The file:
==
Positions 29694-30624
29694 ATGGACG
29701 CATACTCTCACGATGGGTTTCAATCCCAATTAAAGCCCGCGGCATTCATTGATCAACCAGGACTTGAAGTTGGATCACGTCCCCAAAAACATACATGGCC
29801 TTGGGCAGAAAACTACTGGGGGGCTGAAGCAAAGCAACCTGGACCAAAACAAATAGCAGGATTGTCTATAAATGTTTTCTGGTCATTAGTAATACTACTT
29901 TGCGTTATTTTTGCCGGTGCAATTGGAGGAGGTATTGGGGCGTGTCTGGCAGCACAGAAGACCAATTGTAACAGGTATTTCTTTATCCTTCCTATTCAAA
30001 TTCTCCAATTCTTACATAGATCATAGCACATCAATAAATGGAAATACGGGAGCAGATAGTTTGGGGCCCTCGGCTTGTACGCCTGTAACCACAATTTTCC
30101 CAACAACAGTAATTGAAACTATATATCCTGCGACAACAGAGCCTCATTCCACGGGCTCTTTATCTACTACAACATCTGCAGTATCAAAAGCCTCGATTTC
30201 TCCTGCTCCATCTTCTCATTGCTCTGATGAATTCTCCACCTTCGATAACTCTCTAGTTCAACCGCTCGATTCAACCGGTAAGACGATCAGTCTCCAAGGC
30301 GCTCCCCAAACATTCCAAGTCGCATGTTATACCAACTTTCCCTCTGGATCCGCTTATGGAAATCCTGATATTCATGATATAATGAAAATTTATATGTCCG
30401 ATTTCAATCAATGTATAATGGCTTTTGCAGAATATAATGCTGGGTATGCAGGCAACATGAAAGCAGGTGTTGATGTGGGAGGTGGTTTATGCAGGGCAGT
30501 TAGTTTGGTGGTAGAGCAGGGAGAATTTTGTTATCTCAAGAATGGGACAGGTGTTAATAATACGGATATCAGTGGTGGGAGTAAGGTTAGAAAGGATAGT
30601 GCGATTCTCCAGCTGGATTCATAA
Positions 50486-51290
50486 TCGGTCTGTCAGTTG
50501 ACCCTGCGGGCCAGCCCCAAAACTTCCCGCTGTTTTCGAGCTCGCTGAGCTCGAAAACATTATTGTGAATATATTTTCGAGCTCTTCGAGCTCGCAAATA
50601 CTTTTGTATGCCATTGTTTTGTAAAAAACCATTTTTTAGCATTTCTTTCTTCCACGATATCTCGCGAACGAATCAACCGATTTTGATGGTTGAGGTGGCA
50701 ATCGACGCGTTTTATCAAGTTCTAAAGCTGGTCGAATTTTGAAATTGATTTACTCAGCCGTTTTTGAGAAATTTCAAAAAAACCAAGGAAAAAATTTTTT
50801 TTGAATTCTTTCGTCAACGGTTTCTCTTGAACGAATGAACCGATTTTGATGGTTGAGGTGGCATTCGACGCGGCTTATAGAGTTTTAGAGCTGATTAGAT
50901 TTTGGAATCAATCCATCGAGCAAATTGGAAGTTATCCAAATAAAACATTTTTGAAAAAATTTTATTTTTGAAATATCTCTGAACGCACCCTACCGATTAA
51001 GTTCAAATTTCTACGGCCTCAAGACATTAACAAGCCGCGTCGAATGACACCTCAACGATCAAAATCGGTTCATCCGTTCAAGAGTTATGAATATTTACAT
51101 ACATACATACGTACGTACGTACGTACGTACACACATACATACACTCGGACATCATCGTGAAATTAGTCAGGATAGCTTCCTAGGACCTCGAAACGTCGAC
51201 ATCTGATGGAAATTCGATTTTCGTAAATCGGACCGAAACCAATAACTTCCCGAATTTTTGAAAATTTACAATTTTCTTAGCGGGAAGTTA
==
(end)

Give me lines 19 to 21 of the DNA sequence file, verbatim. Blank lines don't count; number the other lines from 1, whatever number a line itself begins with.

50901 TTTGGAATCAATCCATCGAGCAAATTGGAAGTTATCCAAATAAAACATTTTTGAAAAAATTTTATTTTTGAAATATCTCTGAACGCACCCTACCGATTAA
51001 GTTCAAATTTCTACGGCCTCAAGACATTAACAAGCCGCGTCGAATGACACCTCAACGATCAAAATCGGTTCATCCGTTCAAGAGTTATGAATATTTACAT
51101 ACATACATACGTACGTACGTACGTACGTACACACATACATACACTCGGACATCATCGTGAAATTAGTCAGGATAGCTTCCTAGGACCTCGAAACGTCGAC